After five miserable seasons without playoff hockey, the New Jersey Devils recognized they needed to change.
The plodding, defensive style that had more or less defined the franchise for the better part of the last 25 years — and won the Devils three Stanley Cups in the process — was no longer the route to success in the youth- and speed-driven NHL of today.
The pivot ushered in by head coach John Hynes and general manager Ray Shero has provided some impressive early results.
Heading into Wednesday night's action, New Jersey sits seventh in the overall standings and tied for sixth in goals per game, a far cry from past Devils teams that would often slow things down to the point where it looked like opponents were skating through quicksand.
"I don't know if we're trying to change perception around the league. I know we're trying to play a certain way," Hynes said recently. "We want to be an aggressive team, we want to be a team that can play with lots of pace.
"We have guys that are quick, they're fast, they're tenacious on the puck, they're very competitive."
The Devils finished 27th overall and 28th in scoring in 2016-17, their team goals against per game wasn't much better at 24th, and they wound up 27th in even strength shot differential.
That came on the heels of Hynes and Shero's first year in charge where New Jersey was dead-last in the league in offence and 29th in shot differential in missing the playoffs by 12 points. The puck possession number still aren't great — they rank 27th so far this season — but the power play is up to eighth after finishing 22nd a year ago.
"They are not the Devils of old," Canucks head coach Travis Green said prior to Vancouver's 2-0 home loss to New Jersey last week. "They are a very good hockey team that is hard to play against.
"If you're not ready to play that way it's going to be a long night."
The Devils got off to the best start in franchise history at 9-2-0 before a recent 0-2-1 slide that included a 6-3 loss in Edmonton and a 5-4 shootout defeat in Calgary before Tuesday's 3-1 setback at home to league-leading St. Louis.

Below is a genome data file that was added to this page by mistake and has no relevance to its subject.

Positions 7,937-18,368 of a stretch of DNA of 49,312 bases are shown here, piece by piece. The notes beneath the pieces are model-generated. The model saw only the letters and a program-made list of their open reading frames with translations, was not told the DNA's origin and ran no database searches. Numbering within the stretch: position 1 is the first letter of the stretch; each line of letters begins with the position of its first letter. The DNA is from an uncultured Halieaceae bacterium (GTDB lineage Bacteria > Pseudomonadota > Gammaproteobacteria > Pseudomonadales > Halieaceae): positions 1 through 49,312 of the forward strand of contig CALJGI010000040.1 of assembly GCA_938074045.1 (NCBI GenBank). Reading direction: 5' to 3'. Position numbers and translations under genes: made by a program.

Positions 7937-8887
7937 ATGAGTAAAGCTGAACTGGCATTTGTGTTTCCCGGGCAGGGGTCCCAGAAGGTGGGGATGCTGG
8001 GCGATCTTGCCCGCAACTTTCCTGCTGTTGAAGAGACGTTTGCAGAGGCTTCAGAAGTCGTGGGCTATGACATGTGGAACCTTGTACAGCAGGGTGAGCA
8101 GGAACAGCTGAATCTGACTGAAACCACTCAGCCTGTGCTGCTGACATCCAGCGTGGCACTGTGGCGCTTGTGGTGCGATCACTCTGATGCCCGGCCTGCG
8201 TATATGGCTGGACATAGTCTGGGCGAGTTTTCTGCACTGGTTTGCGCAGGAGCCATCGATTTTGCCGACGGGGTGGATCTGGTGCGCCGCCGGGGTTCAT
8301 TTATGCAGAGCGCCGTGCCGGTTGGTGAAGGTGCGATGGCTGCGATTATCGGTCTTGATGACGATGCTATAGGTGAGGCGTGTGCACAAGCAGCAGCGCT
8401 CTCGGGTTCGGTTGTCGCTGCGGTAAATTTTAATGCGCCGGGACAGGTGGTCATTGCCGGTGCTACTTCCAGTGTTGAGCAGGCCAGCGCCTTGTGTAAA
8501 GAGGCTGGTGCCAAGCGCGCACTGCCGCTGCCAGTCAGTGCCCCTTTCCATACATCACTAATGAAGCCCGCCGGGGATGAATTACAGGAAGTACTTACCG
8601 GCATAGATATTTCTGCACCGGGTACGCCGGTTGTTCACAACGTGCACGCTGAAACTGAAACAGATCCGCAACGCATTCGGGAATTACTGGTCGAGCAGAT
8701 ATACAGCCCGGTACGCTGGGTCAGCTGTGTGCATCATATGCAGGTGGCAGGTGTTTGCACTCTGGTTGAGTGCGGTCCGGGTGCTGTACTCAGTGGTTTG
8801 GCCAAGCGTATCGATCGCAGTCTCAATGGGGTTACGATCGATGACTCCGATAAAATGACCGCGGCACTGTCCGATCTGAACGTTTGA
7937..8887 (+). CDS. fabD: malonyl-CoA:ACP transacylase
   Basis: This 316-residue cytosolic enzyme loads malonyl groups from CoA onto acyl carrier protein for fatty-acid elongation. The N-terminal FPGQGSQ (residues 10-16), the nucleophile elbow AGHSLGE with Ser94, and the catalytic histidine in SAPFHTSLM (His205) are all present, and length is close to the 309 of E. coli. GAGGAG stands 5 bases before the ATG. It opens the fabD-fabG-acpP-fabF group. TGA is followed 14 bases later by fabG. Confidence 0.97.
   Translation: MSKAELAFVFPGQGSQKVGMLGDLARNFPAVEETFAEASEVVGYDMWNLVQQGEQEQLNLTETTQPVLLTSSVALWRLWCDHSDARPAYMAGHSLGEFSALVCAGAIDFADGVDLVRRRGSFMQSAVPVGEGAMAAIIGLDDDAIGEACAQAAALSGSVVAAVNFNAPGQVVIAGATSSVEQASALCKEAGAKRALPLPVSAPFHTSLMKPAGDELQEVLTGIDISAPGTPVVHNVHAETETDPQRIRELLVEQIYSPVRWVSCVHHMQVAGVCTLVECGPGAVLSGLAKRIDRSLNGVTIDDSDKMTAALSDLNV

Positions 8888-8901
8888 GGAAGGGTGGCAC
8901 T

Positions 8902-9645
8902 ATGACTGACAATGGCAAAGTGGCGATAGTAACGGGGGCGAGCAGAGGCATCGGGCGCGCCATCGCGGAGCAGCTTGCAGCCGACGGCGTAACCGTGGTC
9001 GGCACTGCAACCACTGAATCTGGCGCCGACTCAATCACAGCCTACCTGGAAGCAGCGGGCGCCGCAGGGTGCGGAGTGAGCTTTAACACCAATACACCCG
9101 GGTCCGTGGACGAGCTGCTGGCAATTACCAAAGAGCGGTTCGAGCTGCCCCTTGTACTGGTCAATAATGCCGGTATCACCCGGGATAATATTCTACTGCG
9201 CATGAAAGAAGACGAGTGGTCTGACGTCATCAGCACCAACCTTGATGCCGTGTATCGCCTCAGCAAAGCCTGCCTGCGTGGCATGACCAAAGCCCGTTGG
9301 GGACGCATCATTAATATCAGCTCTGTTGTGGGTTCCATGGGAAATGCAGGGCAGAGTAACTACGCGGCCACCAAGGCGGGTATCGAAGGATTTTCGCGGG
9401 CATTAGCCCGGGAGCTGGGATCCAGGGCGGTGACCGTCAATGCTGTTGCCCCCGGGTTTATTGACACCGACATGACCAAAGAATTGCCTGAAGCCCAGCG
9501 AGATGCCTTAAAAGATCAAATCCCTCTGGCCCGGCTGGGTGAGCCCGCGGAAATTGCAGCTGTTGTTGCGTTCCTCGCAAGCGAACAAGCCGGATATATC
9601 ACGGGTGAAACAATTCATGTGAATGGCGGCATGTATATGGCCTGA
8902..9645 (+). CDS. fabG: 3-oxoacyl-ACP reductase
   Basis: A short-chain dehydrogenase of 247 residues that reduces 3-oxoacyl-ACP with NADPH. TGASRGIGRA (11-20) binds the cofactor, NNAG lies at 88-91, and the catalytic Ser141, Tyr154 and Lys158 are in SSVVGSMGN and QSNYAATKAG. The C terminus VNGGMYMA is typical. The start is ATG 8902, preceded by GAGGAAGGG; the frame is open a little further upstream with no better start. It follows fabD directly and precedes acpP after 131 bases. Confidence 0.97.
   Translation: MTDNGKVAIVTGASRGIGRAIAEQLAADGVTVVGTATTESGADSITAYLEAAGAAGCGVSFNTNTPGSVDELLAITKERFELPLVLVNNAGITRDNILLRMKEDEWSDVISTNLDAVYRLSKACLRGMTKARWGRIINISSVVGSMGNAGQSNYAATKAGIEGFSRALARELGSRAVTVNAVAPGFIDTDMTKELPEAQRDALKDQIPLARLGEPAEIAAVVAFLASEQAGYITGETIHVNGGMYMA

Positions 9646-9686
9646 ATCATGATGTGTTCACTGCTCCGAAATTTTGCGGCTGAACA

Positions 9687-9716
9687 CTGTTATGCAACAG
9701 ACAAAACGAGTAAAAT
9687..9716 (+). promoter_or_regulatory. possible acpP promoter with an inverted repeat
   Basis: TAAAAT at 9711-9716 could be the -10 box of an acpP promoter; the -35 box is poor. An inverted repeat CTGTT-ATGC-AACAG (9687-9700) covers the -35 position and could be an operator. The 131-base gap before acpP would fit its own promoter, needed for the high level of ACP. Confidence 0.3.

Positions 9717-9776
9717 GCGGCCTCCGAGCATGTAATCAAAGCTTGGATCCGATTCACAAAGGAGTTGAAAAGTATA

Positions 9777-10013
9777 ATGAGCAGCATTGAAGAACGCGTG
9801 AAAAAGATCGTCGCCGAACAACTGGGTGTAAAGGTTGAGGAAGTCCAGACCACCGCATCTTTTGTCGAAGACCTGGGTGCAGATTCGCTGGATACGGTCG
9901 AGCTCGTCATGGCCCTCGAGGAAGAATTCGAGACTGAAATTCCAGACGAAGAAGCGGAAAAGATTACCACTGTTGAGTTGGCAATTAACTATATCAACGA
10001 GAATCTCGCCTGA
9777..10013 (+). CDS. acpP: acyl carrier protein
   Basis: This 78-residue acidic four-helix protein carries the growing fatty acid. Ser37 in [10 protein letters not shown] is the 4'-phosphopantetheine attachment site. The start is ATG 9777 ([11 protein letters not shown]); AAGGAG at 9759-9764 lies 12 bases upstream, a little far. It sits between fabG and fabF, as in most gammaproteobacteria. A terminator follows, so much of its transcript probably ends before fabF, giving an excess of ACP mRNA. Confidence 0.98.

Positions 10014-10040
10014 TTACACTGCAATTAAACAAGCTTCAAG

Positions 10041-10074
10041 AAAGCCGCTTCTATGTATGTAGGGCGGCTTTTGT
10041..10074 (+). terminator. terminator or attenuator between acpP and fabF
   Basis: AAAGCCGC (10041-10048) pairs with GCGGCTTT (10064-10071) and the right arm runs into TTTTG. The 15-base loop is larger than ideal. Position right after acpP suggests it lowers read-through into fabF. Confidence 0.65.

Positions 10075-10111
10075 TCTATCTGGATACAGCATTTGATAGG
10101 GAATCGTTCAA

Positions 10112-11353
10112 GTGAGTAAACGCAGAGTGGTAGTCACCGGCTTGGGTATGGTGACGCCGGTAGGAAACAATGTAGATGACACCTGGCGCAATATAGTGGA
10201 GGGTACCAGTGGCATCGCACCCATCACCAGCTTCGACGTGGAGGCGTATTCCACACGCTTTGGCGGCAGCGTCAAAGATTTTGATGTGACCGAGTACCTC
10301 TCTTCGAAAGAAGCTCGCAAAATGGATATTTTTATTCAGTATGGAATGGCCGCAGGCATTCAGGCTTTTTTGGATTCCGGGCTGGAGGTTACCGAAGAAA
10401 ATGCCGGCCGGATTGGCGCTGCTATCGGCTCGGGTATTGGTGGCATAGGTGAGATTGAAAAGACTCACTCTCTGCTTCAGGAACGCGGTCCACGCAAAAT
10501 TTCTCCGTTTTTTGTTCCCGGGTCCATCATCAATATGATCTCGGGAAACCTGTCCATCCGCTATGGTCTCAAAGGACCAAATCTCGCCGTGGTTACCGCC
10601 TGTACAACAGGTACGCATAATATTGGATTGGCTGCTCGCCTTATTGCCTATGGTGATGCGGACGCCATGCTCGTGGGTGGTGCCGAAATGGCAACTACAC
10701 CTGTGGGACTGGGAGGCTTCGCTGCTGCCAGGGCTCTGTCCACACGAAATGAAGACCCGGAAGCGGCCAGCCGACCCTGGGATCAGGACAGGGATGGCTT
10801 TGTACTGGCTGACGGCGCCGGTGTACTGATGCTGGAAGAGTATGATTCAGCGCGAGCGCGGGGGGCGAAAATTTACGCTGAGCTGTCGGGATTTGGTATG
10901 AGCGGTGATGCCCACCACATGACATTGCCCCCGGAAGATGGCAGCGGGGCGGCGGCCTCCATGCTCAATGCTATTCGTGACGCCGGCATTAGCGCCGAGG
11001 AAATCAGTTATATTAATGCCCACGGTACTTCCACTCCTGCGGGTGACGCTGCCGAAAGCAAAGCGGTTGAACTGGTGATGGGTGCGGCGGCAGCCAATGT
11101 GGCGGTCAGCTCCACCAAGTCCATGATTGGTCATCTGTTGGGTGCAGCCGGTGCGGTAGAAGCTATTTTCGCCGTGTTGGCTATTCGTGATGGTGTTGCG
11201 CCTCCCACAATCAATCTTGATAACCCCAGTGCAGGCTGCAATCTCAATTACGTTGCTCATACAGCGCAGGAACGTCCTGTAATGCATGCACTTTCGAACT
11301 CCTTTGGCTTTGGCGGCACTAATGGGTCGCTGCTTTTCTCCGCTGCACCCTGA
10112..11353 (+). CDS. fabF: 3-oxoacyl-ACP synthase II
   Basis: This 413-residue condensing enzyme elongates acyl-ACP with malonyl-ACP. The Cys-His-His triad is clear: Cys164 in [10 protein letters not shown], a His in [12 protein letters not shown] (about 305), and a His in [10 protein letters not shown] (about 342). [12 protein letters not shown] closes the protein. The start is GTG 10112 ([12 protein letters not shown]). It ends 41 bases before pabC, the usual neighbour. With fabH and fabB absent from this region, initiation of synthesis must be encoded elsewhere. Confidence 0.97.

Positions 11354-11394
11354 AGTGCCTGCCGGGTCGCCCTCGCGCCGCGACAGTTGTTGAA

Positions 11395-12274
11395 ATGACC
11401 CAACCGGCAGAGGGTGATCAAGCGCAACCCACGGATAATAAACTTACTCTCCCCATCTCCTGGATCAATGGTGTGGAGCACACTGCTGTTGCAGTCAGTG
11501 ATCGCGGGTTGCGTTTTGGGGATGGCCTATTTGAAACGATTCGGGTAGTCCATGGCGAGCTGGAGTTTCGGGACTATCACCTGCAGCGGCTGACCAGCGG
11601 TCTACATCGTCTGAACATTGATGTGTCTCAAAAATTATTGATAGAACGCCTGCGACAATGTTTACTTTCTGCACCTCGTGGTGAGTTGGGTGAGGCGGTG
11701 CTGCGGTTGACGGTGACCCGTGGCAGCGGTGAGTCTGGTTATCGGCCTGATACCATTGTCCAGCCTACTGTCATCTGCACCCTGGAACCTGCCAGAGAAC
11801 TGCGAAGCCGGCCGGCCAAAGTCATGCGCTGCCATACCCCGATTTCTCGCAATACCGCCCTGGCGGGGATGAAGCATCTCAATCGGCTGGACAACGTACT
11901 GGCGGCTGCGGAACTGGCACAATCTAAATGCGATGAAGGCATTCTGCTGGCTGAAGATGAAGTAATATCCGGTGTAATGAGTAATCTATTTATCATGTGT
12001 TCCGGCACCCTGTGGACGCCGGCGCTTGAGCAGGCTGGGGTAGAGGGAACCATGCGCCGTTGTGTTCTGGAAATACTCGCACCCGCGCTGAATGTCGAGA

One area where New Jersey hasn't been as strong as in years past is defensively, with the club averaging 3.14 goals against per game to rank 22nd, but those frailties sometimes come with the territory on a young team with seven players under the age of 23.
"We don't seem to break too often or too easily," said Devils goalie Cory Schneider, who is 6-3-0 with a .919 save percentage. "There might be some moments where we get running around or we are on our heels a bit.
"But I think mentally we have had that resolve this year where we don't get down, we don't get discouraged, we don't look lost and just wait for something bad to happen."
The roster that's tied for seventh youngest in the league at 26.5 years of age includes a trio of impressive rookies in centre and No. 1 overall pick Nico Hischier, defenceman and reigning Hobey Baker Award winner Will Butcher, who signed as a free agent over the summer, and winger Jesper Bratt — a sixth-round selection in 2016.
New Jersey winger Taylor Hall, meanwhile, leads the team in scoring with five goals and 12 assists after a difficult first year following the trade from Edmonton.
"Get some respect back for ourselves and for our team and organization, and re-energize our fans," Hynes said of the Devils' focus in training camp. "Lots of times — young, old — it's about how you play. We're just proud of the fact that some of the younger guys in our team have come in and they've been very consistent.
"They've been able to play to the identity we want to play with. Good results have followed that process."
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Joshua Clipperton, The Canadian Press